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Glassy state molecular mobility and its relationship to the physico-mechanical properties of plasticized hydroxypropyl methylcellulose (HPMC) films

Glassy state molecular mobility and its relationship to the physico-mechanical properties of plasticized hydroxypropyl methylcellulose (HPMC) films

Owusu-Ware, Samuel K., Boateng, Joshua S. ORCID: 0000-0002-6310-729X, Chowdhry, Babur Z. and Antonijevic, Milan D. ORCID: 0000-0002-5847-7886 (2019) Glassy state molecular mobility and its relationship to the physico-mechanical properties of plasticized hydroxypropyl methylcellulose (HPMC) films. International Journal of Pharmaceutics: X, 1:100033. ISSN 0378-5173 (doi:https://doi.org/10.1016/j.ijpx.2019.100033)

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Abstract

Changes in tensile properties and the glass transition temperature (Tg) of plasticized polymer films are typically attributed to molecular mobility, often with no empirical data to support such an assertion. Herein solvent cast HPMC films containing varying amounts of PEG, as the plasticizer, were used to assess the dependence of tensile properties and the Tg on glassy state molecular mobility. Molecular mobility (molecular relaxation time and temperature) parameters were determined by Thermally Stimulated Current Spectroscopy (TSC). The tensile properties and Tg of the HPMC films were determined by texture analysis and DSC, respectively. Molecular mobilities detected by TSC were cooperative and occurred at temperatures (Tg’) well below (113 to 127 °C) the bulk Tg. The relaxation times (τ) were 71 ± 1, 46 ± 1, 42 ± 1, 36 ± 1 and 29 ± 1 s for HPMC films containing 0, 6, 8, 11 and 17 % (w/w) PEG, respectively. The Tg and glassy state molecular mobility were found to be intimately linked and demonstrated a linear dependence. While tensile strength was found to be linearly related to molecular relaxation time, tensile elongation and elastic modulus exhibited a non-linear dependence on molecular mobility. The data presented in this work demonstrates the complex nature of the relationship between plasticizer content, molecular mobility, Tg and tensile properties for plasticized polymeric films. It highlights the fact that the dependence of the bulk physico-mechanical properties on glassy state molecular mobility, differ greatly. Therefore, empirical characterization of molecular mobility is important to fully understand and predict the thermo-mechanical behavior of plasticized polymer films. This work demonstrates the unique capability of TSC to provide key information relating to molecular mobility and its influence on the bulk properties of materials. Data generated using TSC could prove useful for stability and performance ranking, in addition to the ability to predict materials behavior using data generated at or below typical storage conditions in the pharmaceutical, food, and polymer industries.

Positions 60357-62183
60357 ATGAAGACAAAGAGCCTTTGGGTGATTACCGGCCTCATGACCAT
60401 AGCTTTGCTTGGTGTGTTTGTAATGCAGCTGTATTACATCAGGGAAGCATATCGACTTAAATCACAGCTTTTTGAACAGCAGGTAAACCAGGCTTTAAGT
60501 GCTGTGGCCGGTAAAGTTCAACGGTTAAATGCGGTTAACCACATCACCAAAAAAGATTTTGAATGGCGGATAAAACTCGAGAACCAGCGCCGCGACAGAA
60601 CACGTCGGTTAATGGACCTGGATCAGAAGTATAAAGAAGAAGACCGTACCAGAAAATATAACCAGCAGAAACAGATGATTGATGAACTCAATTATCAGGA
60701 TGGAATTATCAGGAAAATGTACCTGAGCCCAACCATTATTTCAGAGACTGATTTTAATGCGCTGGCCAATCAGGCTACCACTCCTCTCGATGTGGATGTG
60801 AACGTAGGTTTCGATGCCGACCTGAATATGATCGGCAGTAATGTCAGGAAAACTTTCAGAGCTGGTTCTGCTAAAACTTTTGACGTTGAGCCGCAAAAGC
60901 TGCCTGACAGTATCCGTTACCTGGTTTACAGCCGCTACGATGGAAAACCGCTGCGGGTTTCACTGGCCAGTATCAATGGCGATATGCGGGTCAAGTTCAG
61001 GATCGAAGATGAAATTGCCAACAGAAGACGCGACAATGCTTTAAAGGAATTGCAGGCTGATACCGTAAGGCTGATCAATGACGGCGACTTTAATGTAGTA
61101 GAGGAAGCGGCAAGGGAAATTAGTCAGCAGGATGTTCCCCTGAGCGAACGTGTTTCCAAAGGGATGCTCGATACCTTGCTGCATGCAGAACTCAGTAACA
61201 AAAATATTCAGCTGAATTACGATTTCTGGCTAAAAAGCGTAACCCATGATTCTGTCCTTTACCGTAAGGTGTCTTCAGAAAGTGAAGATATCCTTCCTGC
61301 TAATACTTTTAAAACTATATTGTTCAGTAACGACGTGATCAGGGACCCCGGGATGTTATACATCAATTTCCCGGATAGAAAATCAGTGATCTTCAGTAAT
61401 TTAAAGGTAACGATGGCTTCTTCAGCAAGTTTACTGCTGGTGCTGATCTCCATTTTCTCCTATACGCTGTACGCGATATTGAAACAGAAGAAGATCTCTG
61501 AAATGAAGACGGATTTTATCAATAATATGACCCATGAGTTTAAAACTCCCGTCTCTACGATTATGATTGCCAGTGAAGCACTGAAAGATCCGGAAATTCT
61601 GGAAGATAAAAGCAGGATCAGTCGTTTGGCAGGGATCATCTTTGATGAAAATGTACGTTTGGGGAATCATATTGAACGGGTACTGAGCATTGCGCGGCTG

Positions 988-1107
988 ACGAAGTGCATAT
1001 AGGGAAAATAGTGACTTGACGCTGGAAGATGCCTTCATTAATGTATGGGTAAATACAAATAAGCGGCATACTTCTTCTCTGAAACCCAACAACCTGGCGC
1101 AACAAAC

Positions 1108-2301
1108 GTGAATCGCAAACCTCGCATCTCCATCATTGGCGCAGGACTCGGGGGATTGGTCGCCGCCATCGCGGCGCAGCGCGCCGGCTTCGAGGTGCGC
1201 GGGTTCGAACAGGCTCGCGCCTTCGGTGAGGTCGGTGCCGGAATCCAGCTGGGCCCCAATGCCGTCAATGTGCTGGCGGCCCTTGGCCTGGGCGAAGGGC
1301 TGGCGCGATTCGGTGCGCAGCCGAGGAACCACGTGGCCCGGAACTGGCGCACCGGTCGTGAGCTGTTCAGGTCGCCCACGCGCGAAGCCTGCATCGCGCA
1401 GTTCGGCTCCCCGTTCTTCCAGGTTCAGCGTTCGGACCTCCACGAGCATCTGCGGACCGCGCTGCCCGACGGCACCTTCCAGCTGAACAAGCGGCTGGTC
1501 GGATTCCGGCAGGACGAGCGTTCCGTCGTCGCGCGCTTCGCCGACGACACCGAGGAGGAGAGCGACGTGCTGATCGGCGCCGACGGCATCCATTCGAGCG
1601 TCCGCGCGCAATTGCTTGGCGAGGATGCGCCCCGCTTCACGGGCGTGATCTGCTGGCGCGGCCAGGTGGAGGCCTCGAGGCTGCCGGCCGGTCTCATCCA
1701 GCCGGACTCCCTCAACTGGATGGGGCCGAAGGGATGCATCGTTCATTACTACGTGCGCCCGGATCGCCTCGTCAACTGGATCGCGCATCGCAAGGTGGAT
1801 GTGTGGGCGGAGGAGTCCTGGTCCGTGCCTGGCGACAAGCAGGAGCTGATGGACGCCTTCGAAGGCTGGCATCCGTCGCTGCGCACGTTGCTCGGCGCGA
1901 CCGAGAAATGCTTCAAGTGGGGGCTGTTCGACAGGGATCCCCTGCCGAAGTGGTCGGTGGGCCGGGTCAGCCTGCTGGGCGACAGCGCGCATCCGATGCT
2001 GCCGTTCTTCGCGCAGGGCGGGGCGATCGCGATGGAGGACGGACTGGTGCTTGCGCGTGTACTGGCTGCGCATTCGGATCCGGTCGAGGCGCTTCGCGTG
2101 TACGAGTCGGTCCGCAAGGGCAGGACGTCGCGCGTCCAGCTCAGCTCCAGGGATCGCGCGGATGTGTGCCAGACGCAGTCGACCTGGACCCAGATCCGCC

Item Type: Article
Additional Information: © 2019 The Authors. Published by Elsevier B.V. This is an open access article under the CC BY-NC-ND license (http://creativecommons.org/licenses/BY-NC-ND/4.0/).
Uncontrolled Keywords: Thermally stimulated current spectroscopy (TSC); Molecular mobility; Mechanical properties; Relaxation time; Polymer films; Capsules; Glass transition;
Subjects: Q Science > QC Physics
Q Science > QD Chemistry
Faculty / Department / Research Group: Faculty of Engineering & Science
Faculty of Engineering & Science > School of Science (SCI)
Last Modified: 30 Sep 2019 08:45
Selected for GREAT 2016: None
Selected for GREAT 2017: None
Selected for GREAT 2018: None
Selected for GREAT 2019: None
URI: http://gala.gre.ac.uk/id/eprint/25092

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